Why do magpies swoop? A bird’s eye view on avian attacks

Tuesday 11 October 2016

A bike is the size of a large threatening mammal—well, it is a large threatening mammal—and moving quite quickly, and something moving quickly might often be a predator

Any cyclist with a passing familiarity with the science precinct at ANU would know about The Magpies of Linnaeus Way. They are so famous that they even get capital letters, as all celebrities should.

“They’re very impressive birds. They’ve got a big presence,” says their spokesperson, Professor Robert Magrath from the ANU Research School of Biology, an expert on avian social behaviour.

And for about five weeks from the beginning of September every year, they make their “big presence” felt on the heads of any passing cyclist, the reason for their fame.

“Someone can go past on foot and they’ll be completely ignored, and someone will come down on a bike and they’ll get the full fury of the local group of magpies,” Professor Magrath observes.

So why do they pick on cyclists specifically?

“A bike is the size of a large threatening mammal—well, it is a large threatening mammal—and moving quite quickly, and something moving quickly might often be a predator,” Professor Magrath explains.

“The magpies perceive that there’s threat to their chicks and they respond aggressively to that threat.”

So it’s a case of taking helicopter parenting a bit too literally.

But why, since cyclists don’t tend to ride their bikes up trees and steal magpie chicks, do magpies feel the need to be so defensive around a threat that has never, ever actually eventuated? Turns out they’re in too deep to stop.

“If you put yourself inside the mind of a male magpie, a fast-moving large predator comes in their territory, they dive-bomb and it goes away so they’re very successful. And each year the same thing happens and they successfully drive away dozens of bicycles every year so in that sense there’s no particular reason for them to think it’s an unsuccessful strategy.”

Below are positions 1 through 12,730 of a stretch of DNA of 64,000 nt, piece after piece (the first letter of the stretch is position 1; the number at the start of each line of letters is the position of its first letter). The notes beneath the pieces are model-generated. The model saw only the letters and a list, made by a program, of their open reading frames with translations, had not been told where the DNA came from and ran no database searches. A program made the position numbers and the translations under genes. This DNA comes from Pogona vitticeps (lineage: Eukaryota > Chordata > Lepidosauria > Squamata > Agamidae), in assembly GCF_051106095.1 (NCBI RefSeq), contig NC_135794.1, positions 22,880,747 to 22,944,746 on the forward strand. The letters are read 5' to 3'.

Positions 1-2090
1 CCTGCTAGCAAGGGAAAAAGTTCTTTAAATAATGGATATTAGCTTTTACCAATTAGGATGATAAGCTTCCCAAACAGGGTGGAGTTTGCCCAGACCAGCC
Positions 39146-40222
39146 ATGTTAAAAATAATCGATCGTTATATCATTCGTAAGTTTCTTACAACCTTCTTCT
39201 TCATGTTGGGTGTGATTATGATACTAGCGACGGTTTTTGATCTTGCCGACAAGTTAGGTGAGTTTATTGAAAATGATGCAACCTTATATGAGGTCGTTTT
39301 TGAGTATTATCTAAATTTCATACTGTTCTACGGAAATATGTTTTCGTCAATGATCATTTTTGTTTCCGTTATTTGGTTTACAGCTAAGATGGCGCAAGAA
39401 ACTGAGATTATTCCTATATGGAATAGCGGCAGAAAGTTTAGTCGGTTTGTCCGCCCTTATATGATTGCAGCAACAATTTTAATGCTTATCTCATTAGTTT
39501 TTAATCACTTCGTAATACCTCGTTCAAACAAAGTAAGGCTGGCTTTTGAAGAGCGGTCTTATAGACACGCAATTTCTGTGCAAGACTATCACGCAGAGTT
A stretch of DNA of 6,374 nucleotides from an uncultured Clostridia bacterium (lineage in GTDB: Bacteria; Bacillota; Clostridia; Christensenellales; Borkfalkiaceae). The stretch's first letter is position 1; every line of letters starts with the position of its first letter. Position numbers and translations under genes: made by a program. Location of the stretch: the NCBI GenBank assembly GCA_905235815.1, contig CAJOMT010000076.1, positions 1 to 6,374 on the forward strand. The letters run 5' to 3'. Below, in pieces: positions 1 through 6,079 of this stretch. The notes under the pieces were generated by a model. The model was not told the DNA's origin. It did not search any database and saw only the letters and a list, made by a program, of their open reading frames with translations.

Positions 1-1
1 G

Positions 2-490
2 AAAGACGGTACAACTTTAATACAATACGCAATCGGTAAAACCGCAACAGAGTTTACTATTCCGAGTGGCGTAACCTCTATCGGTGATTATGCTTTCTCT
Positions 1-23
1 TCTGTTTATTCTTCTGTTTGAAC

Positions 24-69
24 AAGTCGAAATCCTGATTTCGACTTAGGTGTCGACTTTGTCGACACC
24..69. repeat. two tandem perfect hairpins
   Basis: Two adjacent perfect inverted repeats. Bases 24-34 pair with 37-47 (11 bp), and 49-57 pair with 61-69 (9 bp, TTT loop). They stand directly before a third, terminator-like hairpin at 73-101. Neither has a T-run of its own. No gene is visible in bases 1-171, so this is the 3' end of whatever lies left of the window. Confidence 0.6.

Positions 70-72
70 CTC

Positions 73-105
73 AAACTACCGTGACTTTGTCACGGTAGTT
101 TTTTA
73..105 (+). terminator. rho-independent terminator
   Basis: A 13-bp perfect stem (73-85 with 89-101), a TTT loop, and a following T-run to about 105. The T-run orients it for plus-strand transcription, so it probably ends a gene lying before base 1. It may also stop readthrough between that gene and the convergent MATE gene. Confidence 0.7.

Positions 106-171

Professor Magrath’s advice is not to take it personally.

“Just recognise that the magpies are just protecting their family basically. They’re not evil in any sense. They’re doing exactly what humans would do. If you perceived a threat to your children, you would behave in a way to chase the threat off.”

He also says the cyclists of Linnaeus Way should count themselves lucky.

“Swooping from behind is a relatively safe form of attack. There is a very rare type of magpie, maybe one in 100 attacking magpies, that will go for a full-frontal attack. They’ll actually land on the ground in front of you, look you in the eye, and attack you in the face. Apparently it’s absolutely terrifying and really quite dangerous.”

Given the thankfully less bloodthirsty proclivities of The Magpies of Linnaeus Way, there’s an easy solution for the cyclist who doesn’t appreciate their attention.

“One trick is simply to get off your bike and there’s a good chance the magpie will stop attacking you.”

Easier said than done, though, under a barrage of beaks and flapping wings.

“It is,” Professor Magrath laughs. “I usually ignore my advice and just pedal faster.”

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